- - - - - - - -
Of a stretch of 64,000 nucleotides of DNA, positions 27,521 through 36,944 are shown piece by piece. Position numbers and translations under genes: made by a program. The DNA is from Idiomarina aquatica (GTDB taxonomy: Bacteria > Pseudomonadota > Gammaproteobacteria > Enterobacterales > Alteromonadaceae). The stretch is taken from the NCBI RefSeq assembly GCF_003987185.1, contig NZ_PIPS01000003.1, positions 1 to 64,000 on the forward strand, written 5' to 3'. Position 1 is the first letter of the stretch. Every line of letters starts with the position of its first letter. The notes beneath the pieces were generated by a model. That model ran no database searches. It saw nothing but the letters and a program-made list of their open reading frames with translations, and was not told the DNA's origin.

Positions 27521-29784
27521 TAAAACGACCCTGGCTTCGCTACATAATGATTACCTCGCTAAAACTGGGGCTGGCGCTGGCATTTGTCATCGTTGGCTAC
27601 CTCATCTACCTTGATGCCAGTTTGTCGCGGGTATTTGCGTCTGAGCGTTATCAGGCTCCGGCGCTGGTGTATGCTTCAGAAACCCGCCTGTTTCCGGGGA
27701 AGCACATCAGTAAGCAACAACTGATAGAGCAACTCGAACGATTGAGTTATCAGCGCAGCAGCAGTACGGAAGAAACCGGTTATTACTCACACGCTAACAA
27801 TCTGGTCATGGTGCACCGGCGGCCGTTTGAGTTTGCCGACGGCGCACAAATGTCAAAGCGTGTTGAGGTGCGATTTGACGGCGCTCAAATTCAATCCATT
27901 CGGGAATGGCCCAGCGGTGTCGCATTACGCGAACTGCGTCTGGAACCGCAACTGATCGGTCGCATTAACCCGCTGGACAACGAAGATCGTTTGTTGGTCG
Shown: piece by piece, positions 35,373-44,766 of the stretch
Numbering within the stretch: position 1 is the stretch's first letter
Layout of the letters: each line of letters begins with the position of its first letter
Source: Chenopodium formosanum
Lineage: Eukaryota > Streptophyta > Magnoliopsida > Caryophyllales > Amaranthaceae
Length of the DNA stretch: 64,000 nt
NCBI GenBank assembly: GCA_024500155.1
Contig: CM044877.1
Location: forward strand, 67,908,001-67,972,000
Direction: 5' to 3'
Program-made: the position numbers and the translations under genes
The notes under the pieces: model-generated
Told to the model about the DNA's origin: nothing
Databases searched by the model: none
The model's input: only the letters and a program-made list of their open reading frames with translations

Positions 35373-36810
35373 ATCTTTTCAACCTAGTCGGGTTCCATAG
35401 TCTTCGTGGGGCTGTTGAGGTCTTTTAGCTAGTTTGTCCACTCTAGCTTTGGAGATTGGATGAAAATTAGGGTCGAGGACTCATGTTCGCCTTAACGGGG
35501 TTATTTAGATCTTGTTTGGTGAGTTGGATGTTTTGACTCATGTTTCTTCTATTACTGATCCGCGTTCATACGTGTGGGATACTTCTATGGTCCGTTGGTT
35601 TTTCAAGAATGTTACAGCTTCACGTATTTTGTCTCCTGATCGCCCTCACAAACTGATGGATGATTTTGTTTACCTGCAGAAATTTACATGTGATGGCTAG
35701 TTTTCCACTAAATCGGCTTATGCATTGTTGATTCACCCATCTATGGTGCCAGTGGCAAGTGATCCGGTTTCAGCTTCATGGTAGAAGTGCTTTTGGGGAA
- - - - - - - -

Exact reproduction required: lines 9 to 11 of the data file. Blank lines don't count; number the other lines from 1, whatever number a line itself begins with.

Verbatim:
Numbering within the stretch: position 1 is the stretch's first letter
Layout of the letters: each line of letters begins with the position of its first letter
Source: Chenopodium formosanum